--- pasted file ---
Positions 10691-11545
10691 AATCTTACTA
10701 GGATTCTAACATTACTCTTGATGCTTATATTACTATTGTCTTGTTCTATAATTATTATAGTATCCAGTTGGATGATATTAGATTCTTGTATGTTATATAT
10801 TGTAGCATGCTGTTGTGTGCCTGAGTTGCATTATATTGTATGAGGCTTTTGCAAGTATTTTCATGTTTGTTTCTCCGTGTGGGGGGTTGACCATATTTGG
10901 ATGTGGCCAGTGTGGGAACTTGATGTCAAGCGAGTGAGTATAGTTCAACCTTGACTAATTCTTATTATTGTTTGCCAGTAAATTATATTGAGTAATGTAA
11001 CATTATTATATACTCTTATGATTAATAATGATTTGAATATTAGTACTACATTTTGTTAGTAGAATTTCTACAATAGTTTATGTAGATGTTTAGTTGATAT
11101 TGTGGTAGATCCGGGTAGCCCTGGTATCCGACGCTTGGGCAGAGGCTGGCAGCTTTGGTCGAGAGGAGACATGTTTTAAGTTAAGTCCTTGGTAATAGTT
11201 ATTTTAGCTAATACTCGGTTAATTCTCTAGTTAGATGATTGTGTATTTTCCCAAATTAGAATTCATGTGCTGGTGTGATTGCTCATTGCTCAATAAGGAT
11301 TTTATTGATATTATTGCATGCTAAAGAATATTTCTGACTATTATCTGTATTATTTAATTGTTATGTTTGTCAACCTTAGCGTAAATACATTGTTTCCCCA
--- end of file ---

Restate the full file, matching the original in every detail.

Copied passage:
Positions 10691-11545
10691 AATCTTACTA
10701 GGATTCTAACATTACTCTTGATGCTTATATTACTATTGTCTTGTTCTATAATTATTATAGTATCCAGTTGGATGATATTAGATTCTTGTATGTTATATAT
10801 TGTAGCATGCTGTTGTGTGCCTGAGTTGCATTATATTGTATGAGGCTTTTGCAAGTATTTTCATGTTTGTTTCTCCGTGTGGGGGGTTGACCATATTTGG
10901 ATGTGGCCAGTGTGGGAACTTGATGTCAAGCGAGTGAGTATAGTTCAACCTTGACTAATTCTTATTATTGTTTGCCAGTAAATTATATTGAGTAATGTAA
11001 CATTATTATATACTCTTATGATTAATAATGATTTGAATATTAGTACTACATTTTGTTAGTAGAATTTCTACAATAGTTTATGTAGATGTTTAGTTGATAT
11101 TGTGGTAGATCCGGGTAGCCCTGGTATCCGACGCTTGGGCAGAGGCTGGCAGCTTTGGTCGAGAGGAGACATGTTTTAAGTTAAGTCCTTGGTAATAGTT
11201 ATTTTAGCTAATACTCGGTTAATTCTCTAGTTAGATGATTGTGTATTTTCCCAAATTAGAATTCATGTGCTGGTGTGATTGCTCATTGCTCAATAAGGAT
11301 TTTATTGATATTATTGCATGCTAAAGAATATTTCTGACTATTATCTGTATTATTTAATTGTTATGTTTGTCAACCTTAGCGTAAATACATTGTTTCCCCA